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SP1 Assessing the suitability of an electronic scoring tool to prioritise paediatric pharmaceutical care
  1. Chris Paget,
  2. Daniel Ramsden,
  3. Victoria Inzani,
  4. Imogen Greenwood,
  5. Neda Hosseinzadeh
  1. Manchester University NHS Foundation Trust


Background In order to meet the demands of a growing and increasingly complex healthcare service, many hospitals have developed pharmaceutical assessment screening tools (PASTs) to prioritise workload.1 2 A lack of sensitivity across specialities is often cited as a drawback to PASTs, yet no neonatal or paediatric-specific tool has been developed.3

Following electronic patient record (EPR) implementation our hospitals use two PASTs concurrently:

  • a historical pharmacist-assigned patient acuity level (PAL) determining frequency of review, ranging from level 1 (twice a week) to level 3 (daily).

  • an EPR-assigned patient acuity score (E-PAS) which updates a cumulative total in real-time following the triggering of specific rules such as ‘overdue critical medicine’; this was designed as a single tool for use in neonatal, paediatric and adult patients.

A lack of outcome-based evidence for electronic scoring systems has led to a reluctance to use the E-PAS tool alone, especially in the absence of a neonatal or paediatric-specific tool.

Aims To evaluate the need for a standalone neonatal or paediatric-specific E-PAS tool by:

  • comparing local PAL guidance with E-PAS rules to identify gaps.

  • determining if there is a correlation between the PAL and E-PAS in neonatal and paediatric patients.

  • establishing if the E-PAS is reflective of pharmaceutical acuity assignment by neonatal and paediatric pharmacists.

Method All neonatal and paediatric PAL criteria (n=126) were evaluated against the E-PAS tool to determine if they would appropriately trigger in all, most (>50%), some (<50%) or no patients. A single snapshot of PAL and E-PAS data from all current neonatal and paediatric inpatients (n=338) was collected utilising in-built EPR reporting functionality. 210 patients were excluded as no PAL was assigned. Descriptive statistical analysis of data was performed in Microsoft Excel.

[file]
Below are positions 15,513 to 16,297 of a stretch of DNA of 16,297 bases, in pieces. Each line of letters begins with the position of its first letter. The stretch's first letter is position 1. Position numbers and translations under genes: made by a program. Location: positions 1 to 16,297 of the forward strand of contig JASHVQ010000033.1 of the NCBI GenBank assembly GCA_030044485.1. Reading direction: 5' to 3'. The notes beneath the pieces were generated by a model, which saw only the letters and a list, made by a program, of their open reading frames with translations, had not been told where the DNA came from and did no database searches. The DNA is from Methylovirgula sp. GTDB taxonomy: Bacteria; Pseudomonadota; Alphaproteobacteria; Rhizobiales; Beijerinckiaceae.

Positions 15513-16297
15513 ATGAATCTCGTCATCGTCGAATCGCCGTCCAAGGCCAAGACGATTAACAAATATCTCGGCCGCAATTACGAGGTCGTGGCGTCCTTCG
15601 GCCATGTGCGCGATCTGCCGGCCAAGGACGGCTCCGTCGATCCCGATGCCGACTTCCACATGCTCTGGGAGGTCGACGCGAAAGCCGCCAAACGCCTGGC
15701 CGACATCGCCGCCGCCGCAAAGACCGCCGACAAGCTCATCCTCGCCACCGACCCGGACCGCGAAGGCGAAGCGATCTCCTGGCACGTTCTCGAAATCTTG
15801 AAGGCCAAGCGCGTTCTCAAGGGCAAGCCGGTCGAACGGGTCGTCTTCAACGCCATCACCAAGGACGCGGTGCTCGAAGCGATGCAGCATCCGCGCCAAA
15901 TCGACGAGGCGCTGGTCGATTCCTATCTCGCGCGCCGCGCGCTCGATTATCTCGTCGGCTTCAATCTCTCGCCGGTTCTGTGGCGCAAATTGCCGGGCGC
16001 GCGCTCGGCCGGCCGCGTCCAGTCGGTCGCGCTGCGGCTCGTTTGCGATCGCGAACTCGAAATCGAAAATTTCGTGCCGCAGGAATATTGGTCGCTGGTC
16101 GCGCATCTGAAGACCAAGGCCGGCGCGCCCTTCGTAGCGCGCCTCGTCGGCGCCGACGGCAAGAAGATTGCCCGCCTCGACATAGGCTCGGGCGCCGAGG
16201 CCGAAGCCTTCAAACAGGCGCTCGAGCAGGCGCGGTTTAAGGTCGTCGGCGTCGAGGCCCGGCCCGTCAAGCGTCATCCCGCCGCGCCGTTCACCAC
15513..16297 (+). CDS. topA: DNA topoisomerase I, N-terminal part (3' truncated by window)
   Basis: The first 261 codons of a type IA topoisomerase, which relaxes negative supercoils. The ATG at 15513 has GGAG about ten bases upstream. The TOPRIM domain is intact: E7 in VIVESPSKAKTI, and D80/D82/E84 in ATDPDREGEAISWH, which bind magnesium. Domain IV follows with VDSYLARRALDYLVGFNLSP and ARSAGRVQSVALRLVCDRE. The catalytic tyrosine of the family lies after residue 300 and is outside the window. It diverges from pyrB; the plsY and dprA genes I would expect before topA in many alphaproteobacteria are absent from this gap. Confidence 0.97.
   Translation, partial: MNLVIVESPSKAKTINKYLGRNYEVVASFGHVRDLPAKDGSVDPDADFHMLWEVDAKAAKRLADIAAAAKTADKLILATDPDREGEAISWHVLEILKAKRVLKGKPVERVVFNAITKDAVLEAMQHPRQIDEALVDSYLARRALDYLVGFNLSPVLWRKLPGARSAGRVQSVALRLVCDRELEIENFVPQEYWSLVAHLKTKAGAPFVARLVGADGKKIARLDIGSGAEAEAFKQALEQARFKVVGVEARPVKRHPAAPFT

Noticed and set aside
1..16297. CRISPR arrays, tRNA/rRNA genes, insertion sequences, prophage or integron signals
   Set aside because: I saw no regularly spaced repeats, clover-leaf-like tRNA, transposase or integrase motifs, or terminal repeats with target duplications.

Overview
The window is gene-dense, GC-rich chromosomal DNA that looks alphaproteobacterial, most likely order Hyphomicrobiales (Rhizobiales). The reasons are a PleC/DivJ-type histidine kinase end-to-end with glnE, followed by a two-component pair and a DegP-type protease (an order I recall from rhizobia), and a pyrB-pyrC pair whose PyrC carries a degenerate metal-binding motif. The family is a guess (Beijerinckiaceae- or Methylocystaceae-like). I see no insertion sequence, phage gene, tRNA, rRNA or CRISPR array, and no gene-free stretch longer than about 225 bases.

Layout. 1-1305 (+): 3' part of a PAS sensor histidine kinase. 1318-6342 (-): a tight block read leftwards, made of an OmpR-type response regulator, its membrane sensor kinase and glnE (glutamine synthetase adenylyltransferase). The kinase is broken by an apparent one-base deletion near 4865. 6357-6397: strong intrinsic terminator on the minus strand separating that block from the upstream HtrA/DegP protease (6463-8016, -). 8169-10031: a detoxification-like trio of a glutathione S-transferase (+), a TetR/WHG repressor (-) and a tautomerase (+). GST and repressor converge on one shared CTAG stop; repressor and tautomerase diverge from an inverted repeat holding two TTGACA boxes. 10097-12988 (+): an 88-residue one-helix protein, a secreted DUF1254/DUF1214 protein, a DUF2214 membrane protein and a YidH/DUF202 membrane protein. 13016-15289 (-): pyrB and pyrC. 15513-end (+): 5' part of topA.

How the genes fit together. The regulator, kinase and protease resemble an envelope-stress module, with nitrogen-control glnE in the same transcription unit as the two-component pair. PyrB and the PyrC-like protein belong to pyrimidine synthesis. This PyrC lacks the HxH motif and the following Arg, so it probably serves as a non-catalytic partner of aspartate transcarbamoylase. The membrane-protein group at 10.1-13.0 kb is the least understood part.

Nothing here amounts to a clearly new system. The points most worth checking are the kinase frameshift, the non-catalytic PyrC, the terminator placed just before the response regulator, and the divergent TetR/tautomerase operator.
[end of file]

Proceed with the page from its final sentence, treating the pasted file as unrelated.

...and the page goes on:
Results Only 34.1% (43/126) of PAL criteria would appropriately trigger the E-PAS tool in most patients; this was significantly lower for intensive care areas (18.8% [6/32]) and more sensitive for level 1 (50% [11/22]) than level 3 (35.9% [28/78]) criteria. PAL criteria not reflected in the E-PAS tool related to specific diagnoses, therapeutic drug monitoring and pharmacist discretion.

The median E-PASs for each PAL were level 1 (2, n=36), level 2 (4, n=48) and level 3 (7, n=44); this demonstrated a strongly positive correlation (r=0.65) which reached significance (p<0.05). The distribution of E-PASs was wider for patients assigned level 3 (range 2–12, IQR = 4) than level 1 or level 2 (range 0–8, IQRs = 2.75 and 2 respectively).

Conclusion Positive correlation between the PAL and E-PAS provides initial reassurance that the current E-PAS tool may be sufficient to prioritise the most critical patients. However, the wide range of E-PASs reported for each PAL and gaps in the tool such as pharmacist discretion and relevance to critical care still suggest it does not yet truly reflect pharmaceutical acuity assignment by pharmacists. A significant proportion of patients were excluded for not having a PAL assigned; this is likely related to data capture timing in relation to EPR implementation and repeating this analysis after 6–12 months might be warranted.


  1. Saxby KJ, Murdoch R, McGuinness J, Steinke DT, Williams SD. Pharmacists’ attitudes towards a pharmaceutical assessment screening tool to help prioritise pharmaceutical care in a UK hospital. European Journal of Hospital Pharmacy 2017;24:315–319.

  2. Hickson RP, Steinke DT, Skitterall C, Williams SD. Evaluation of a pharmaceutical assessment screening tool to measure patient acuity and prioritise pharmaceutical care in a UK hospital. European Journal of Hospital Pharmacy 2017;24:74–79.

  3. Abuzour AS, Hoad-Reddick G, Shahid M, et al. Patient prioritisation for hospital pharmacy services: current approaches in the UK. European Journal of Hospital Pharmacy 2021;28:e102–e108.

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